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Hoffmann, R. A wiki for the life sciences where authorship matters. Nature Genetics (2008)

Programmed expression of cholesterol sulfotransferase and transglutaminase during epidermal differentiation of murine skin development.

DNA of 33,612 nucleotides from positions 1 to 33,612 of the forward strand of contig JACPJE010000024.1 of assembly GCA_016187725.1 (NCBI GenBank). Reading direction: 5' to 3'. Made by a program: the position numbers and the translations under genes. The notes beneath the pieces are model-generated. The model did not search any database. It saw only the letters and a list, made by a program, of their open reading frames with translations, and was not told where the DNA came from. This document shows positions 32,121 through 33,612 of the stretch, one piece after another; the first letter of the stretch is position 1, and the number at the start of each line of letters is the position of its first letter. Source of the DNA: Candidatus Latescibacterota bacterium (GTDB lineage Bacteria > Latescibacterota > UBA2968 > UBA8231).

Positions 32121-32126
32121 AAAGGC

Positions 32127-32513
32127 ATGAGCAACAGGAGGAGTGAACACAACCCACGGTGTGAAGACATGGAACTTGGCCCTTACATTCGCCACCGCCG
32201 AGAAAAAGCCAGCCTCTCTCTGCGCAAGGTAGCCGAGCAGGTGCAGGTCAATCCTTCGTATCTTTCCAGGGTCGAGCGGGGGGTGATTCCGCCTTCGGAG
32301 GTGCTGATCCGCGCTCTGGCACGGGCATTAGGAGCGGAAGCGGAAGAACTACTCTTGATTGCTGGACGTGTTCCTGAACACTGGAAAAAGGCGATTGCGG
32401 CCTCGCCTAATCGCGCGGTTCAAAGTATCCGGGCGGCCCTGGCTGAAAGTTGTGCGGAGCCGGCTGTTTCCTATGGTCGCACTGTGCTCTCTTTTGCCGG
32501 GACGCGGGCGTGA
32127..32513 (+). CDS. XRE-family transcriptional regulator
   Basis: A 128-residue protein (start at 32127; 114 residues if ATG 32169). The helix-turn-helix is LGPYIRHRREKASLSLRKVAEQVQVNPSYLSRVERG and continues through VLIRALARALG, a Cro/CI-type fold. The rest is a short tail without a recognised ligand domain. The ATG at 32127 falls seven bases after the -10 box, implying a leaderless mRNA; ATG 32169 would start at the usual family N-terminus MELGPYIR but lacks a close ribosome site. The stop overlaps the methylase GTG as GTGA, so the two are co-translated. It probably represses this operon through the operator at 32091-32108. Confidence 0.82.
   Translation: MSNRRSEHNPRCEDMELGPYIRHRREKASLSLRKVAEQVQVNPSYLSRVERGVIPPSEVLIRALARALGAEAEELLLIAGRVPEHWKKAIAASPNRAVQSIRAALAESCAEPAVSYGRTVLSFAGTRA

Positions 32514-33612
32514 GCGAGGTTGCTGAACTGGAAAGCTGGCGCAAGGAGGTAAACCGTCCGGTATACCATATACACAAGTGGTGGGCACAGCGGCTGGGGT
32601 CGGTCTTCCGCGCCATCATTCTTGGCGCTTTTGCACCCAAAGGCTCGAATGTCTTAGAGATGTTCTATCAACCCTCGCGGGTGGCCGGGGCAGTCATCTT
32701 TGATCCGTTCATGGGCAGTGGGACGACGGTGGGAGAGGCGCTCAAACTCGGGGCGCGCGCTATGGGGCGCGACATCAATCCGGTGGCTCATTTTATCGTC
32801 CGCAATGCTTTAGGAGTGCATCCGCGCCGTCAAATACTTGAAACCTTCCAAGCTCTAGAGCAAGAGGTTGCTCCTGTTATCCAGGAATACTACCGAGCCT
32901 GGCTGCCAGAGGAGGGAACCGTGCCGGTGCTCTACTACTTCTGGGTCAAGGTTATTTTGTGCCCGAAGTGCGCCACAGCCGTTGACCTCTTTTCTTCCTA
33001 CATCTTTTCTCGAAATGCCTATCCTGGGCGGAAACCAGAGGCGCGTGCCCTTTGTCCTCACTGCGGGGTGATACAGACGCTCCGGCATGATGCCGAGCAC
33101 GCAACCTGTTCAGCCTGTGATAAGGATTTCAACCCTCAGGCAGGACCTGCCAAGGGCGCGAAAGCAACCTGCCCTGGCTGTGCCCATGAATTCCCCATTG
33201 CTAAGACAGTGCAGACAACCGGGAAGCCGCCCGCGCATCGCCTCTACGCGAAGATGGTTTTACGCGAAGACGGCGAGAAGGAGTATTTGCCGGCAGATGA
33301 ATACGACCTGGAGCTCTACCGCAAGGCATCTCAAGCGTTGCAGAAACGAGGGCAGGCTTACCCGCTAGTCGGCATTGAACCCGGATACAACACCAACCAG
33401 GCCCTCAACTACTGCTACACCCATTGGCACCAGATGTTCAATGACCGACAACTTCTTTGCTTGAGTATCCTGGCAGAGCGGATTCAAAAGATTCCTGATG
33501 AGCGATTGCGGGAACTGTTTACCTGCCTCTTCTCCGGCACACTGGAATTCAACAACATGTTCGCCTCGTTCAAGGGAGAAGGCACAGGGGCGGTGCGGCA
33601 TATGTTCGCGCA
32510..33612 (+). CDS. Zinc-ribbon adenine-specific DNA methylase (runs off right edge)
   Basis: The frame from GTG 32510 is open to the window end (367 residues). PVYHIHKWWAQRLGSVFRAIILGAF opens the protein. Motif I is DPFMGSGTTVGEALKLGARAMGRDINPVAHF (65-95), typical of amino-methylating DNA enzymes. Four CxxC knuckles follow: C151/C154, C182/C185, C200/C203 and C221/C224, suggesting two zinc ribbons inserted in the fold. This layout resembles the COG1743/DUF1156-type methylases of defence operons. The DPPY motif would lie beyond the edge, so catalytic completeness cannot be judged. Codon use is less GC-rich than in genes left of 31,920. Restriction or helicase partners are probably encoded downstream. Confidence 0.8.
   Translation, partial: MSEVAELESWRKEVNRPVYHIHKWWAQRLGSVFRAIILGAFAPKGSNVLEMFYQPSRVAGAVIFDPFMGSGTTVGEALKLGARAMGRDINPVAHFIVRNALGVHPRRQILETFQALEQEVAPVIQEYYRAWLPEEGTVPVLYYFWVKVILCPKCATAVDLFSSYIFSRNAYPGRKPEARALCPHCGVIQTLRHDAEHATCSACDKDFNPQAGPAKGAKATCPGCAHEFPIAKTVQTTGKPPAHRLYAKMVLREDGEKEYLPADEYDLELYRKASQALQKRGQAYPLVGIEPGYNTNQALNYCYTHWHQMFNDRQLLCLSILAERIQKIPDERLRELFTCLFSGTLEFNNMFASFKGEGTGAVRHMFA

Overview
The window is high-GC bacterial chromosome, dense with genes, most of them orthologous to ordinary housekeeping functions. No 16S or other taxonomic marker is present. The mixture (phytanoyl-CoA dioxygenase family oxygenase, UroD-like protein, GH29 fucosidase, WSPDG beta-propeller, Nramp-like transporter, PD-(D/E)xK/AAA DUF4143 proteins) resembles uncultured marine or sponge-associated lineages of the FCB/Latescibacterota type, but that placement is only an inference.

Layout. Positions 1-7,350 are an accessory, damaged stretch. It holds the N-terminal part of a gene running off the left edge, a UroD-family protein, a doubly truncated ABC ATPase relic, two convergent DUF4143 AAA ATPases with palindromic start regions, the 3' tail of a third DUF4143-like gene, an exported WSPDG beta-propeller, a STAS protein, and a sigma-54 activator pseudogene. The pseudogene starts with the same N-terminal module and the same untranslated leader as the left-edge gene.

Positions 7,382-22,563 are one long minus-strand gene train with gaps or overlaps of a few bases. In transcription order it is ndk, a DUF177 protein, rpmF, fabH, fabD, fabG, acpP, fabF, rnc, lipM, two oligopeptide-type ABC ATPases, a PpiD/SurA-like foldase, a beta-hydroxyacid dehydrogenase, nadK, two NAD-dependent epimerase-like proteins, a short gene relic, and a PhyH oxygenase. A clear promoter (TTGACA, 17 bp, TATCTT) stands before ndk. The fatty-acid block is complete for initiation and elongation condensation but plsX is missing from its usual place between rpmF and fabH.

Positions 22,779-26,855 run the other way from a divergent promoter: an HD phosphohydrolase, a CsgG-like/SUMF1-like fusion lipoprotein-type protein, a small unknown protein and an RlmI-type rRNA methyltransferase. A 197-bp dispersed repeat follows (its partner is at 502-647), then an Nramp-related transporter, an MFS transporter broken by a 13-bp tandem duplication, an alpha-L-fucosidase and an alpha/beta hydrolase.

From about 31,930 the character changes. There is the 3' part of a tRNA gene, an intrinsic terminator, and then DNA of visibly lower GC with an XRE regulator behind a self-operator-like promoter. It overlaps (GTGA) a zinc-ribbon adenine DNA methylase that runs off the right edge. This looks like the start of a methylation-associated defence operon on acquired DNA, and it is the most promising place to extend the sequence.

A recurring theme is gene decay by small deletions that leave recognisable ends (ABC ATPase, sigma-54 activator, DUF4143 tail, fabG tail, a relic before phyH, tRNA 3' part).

To clarify the role of cholesterol sulfate (CS) in the process of epidermal differentiation in vivo, we investigated the concentration of CS and the specific activities of cholesterol sulfotransferase ( CST), cholesterol sulfate sulfatase (CS sulfatase) and epidermal transglutaminase (ETG) in murine skin in the pre- and postnatal periods. In the skin at day 14 of gestation, CS was not detected with TLC and the specific activities of all the enzymes were low. However, concomitant with the formation of the multilayered structure of the epidermis (at day 16), the specific activities of CST steeply increased. Although the insoluble CS sulfatase in the microsomal fraction remained at a relatively constant level, the soluble CST in the cytosol fraction showed a 6-fold increase from day 14 to day 16, and the activity decreased continuously in the following period, reaching one forty-sixth of the maximum level at 4-months-old mice. Reflected by the increase in activity, CS was detected in fetal skin at day 15, and the concentration in epidermis significantly increased during the gestation period, reaching maximum level at day 17. Furthermore, the changes in the concentration of cholesterol sulfate were identical with those of N-(O-linoleoyl)-omega-hydroxy fatty acyl sphingosine and its glucosyl derivative in the epidermis. On the other hand, the specific activity of ETG increased after birth. Thus, the activation of CST and ETG was shown to occur separately in association with the formation of the multilayered structure and thickening of the stratum corneum, respectively.[1]


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